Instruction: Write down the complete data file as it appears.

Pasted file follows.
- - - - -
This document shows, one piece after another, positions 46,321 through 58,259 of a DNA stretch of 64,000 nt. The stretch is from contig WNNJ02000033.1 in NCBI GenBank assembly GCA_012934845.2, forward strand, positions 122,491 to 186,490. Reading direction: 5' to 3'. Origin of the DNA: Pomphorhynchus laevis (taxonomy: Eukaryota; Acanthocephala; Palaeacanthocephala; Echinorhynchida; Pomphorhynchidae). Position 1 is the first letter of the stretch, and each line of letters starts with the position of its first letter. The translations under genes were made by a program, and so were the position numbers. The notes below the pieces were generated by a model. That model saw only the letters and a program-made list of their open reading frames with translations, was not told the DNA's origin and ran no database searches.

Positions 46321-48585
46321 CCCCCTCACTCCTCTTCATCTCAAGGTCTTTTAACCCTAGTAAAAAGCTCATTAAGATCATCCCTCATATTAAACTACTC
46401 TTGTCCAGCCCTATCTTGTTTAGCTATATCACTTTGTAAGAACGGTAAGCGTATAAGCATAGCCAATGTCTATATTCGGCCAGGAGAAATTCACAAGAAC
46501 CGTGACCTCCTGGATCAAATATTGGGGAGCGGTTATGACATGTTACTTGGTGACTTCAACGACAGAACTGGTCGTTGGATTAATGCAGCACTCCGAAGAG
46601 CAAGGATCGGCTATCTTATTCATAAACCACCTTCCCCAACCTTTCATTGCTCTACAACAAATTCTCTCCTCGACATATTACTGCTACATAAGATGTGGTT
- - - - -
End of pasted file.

This document shows, one piece after another, positions 46,321 through 58,259 of a DNA stretch of 64,000 nt. The stretch is from contig WNNJ02000033.1 in NCBI GenBank assembly GCA_012934845.2, forward strand, positions 122,491 to 186,490. Reading direction: 5' to 3'. Origin of the DNA: Pomphorhynchus laevis (taxonomy: Eukaryota; Acanthocephala; Palaeacanthocephala; Echinorhynchida; Pomphorhynchidae). Position 1 is the first letter of the stretch, and each line of letters starts with the position of its first letter. The translations under genes were made by a program, and so were the position numbers. The notes below the pieces were generated by a model. That model saw only the letters and a program-made list of their open reading frames with translations, was not told the DNA's origin and ran no database searches.

Positions 46321-48585
46321 CCCCCTCACTCCTCTTCATCTCAAGGTCTTTTAACCCTAGTAAAAAGCTCATTAAGATCATCCCTCATATTAAACTACTC
46401 TTGTCCAGCCCTATCTTGTTTAGCTATATCACTTTGTAAGAACGGTAAGCGTATAAGCATAGCCAATGTCTATATTCGGCCAGGAGAAATTCACAAGAAC
46501 CGTGACCTCCTGGATCAAATATTGGGGAGCGGTTATGACATGTTACTTGGTGACTTCAACGACAGAACTGGTCGTTGGATTAATGCAGCACTCCGAAGAG
46601 CAAGGATCGGCTATCTTATTCATAAACCACCTTCCCCAACCTTTCATTGCTCTACAACAAATTCTCTCCTCGACATATTACTGCTACATAAGATGTGGTT